Given the limitations of the data, the analysis of individual rates cannot fully explain the observed differences but it can help identify contributing factors. In exploring what might motivate an individual learner to employ reception strategies at substantially higher rates in one medium compared to the other I focus here on Tom’s data. Tom uses reception strategies at a rate of 15% (of all c-units) in the FTF. By contrast, only 2.44% of his CMC c-units are reception strategies. Clearly, many factors may play a role here but his questionnaire data point to a possible explanation. He complains about the keyboarding skills of his partner(s) stating that a collaborator had "typing problems." The slow pace of his partner(s) may have caused him some frustration and, ultimately, may be the cause of his lack of engagement. Socio-cognitive studies in language learning have shown that student expectation, computer skills, and group dynamics can affect outcomes (Belz, 2001, 2002; Kinginger, et al., 1999; Lee, 2004; Warschauer, 2000). The data I collected on individual learners are insufficient to explore this line of analysis further. To be sure, this is a rich area for future research.
Reception strategy types and their function in context
The analysis of reception strategies in context will take the typology of reception strategies from Table 1 as a starting point and summarize the specific functions associated with each of the reception strategy types in Table 4.
A closer look at the function of the reception strategies in the context of the discussion helps to illuminate the quantitative results. In my analysis, I will show how L2 learners adapted general reception strategies to the tasks. By and large, reception strategies are not employed in the data to compensate for lack of comprehension.10 Rather, the function of the reception strategies is directly related to the goal of the task-based communication as grounding changes with communicative purpose. The goals of communication in the present study required recording the original individual position of the three group members, as well as keeping track of the evolving consensus. These individual rankings represented the discourse record, which, together with presuppositions on strategies, institutional scripts, and personal characteristics of other participants, made up the initial common ground. As they began their discussion, participants updated their common ground to the current state of joint activity. As the groups proceeded, participants continued to update their common ground to the current state of joint activity. Pursuing the goal of a group consensus, learners used global reprises (e.g. "Could you re-type your lists?"), specific reprises (e.g. "Who is your number three?"), hypothesis testing (e.g. "Iwan number one?"), and forward inferencing tokens (e.g. "How come?") to obtain, confirm, or verify understanding of the status of their collaborative activity.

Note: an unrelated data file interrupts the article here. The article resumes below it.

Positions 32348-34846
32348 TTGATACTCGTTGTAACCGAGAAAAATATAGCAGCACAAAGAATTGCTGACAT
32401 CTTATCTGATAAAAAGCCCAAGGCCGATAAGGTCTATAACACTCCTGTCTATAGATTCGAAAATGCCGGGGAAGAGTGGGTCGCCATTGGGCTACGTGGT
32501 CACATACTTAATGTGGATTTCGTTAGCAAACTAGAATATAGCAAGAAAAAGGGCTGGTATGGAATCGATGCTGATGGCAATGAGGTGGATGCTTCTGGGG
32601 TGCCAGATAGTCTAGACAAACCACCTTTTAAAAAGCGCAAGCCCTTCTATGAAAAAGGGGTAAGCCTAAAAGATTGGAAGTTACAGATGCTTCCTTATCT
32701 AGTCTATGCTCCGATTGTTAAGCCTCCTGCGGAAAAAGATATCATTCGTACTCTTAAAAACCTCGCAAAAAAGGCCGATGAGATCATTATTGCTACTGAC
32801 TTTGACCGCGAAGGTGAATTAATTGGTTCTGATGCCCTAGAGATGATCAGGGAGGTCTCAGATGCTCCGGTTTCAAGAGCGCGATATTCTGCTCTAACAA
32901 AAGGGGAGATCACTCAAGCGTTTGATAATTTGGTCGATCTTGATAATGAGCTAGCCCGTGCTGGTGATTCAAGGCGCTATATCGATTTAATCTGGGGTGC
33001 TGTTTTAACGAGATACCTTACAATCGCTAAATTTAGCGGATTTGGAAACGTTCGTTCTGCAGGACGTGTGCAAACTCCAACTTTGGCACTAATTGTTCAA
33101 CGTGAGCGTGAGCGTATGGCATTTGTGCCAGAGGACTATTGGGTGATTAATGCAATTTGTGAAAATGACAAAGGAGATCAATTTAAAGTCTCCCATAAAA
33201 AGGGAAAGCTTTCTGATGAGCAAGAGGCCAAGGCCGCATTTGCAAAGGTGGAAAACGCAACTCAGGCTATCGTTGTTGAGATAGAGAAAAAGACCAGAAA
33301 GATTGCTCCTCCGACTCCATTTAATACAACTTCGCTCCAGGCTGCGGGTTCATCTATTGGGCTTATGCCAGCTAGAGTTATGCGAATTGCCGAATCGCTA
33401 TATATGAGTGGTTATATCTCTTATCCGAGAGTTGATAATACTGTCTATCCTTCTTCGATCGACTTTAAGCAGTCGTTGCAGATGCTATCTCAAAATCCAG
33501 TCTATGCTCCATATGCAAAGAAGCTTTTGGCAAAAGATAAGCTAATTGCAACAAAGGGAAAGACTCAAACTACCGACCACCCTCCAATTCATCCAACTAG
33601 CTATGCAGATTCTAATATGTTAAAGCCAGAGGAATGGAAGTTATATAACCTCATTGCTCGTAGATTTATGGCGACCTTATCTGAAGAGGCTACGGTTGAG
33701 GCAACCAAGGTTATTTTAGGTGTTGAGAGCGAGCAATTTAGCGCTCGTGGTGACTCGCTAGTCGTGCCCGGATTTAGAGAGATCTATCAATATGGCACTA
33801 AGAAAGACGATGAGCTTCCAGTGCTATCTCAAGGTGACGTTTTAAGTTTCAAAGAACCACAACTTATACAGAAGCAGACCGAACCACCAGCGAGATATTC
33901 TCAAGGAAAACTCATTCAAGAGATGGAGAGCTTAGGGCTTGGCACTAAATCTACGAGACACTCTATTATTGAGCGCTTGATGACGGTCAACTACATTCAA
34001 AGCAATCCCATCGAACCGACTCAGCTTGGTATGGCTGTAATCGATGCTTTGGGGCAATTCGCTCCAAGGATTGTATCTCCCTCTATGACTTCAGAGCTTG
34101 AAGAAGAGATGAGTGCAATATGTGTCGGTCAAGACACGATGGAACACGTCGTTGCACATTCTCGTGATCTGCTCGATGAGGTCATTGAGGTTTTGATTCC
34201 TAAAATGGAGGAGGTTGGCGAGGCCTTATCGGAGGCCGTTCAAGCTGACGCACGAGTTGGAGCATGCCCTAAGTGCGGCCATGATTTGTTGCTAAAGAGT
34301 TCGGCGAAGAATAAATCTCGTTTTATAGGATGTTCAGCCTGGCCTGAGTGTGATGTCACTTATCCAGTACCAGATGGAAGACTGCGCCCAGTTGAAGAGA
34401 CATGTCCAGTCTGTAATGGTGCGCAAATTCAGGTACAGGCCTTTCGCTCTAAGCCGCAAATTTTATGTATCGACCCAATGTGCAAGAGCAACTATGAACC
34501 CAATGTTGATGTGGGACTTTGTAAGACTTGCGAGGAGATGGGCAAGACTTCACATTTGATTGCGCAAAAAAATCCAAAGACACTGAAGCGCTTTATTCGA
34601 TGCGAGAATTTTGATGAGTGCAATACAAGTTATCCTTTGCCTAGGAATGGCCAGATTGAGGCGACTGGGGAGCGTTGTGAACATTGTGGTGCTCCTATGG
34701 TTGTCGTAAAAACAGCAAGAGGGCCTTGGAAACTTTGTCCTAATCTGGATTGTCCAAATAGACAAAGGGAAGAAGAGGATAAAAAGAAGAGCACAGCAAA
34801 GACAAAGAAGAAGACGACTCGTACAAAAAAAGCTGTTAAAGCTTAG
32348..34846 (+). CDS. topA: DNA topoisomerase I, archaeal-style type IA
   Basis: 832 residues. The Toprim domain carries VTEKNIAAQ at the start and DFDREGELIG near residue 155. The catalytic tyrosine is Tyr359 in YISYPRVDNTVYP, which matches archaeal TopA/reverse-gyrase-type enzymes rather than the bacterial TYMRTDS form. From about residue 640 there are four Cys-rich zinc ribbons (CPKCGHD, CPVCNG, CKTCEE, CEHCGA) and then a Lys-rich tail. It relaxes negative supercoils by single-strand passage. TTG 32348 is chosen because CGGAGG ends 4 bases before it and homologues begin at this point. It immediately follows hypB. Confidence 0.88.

All types of reception strategies occurred in all phases of the discussion. What is more, the same type of reception strategy served different grounding needs in different contexts. Compare the following tokens of hypothesis testing. Both are from the same group, occur in the same FTF transcript, and are very similar in form but they function differently in their respective contexts.
Example 1 (FTF). Schleggi.